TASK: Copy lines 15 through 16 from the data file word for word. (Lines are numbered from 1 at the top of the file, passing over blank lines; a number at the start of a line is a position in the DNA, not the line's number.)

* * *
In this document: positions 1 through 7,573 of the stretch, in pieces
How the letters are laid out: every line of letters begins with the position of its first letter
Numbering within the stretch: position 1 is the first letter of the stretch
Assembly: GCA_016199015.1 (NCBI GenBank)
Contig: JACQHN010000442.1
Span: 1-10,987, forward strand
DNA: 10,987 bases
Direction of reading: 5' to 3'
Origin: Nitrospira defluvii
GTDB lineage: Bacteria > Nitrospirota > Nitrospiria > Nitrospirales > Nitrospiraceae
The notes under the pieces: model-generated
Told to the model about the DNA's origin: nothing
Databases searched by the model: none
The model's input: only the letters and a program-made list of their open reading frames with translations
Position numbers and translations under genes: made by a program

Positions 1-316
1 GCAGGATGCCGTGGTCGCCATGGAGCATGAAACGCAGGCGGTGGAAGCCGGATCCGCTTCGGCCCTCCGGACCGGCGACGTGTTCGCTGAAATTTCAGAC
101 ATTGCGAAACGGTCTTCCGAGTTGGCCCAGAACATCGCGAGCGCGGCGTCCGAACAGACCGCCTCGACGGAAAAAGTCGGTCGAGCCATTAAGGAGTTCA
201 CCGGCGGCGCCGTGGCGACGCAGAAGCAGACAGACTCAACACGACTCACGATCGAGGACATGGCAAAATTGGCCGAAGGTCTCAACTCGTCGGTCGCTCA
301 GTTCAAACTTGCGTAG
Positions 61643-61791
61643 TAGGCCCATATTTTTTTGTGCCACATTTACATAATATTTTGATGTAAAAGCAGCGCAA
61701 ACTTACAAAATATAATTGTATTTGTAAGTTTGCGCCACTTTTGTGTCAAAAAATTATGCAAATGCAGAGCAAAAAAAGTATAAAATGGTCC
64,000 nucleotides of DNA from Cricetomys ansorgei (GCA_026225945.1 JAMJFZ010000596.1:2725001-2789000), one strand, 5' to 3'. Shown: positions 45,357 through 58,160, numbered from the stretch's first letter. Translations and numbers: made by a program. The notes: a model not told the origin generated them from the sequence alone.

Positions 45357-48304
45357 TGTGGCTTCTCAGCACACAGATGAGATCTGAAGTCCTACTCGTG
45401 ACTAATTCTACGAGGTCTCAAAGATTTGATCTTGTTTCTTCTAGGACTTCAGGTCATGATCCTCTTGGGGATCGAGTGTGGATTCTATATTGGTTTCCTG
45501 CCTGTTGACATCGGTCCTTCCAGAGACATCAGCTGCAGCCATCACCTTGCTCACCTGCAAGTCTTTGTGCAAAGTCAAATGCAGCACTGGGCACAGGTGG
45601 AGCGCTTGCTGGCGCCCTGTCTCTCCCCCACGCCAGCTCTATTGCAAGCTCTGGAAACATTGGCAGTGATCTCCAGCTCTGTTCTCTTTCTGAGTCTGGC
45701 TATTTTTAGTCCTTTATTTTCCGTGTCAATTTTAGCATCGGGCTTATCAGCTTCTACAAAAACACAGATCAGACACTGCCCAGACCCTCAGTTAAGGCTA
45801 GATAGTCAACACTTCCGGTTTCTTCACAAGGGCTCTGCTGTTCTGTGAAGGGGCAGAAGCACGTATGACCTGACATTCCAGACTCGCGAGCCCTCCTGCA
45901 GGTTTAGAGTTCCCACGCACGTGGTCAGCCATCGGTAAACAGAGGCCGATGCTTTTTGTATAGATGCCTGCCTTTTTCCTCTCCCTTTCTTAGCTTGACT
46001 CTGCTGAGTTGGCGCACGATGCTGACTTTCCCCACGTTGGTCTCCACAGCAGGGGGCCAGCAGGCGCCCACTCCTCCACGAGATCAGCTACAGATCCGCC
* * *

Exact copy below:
Position numbers and translations under genes: made by a program

Positions 1-316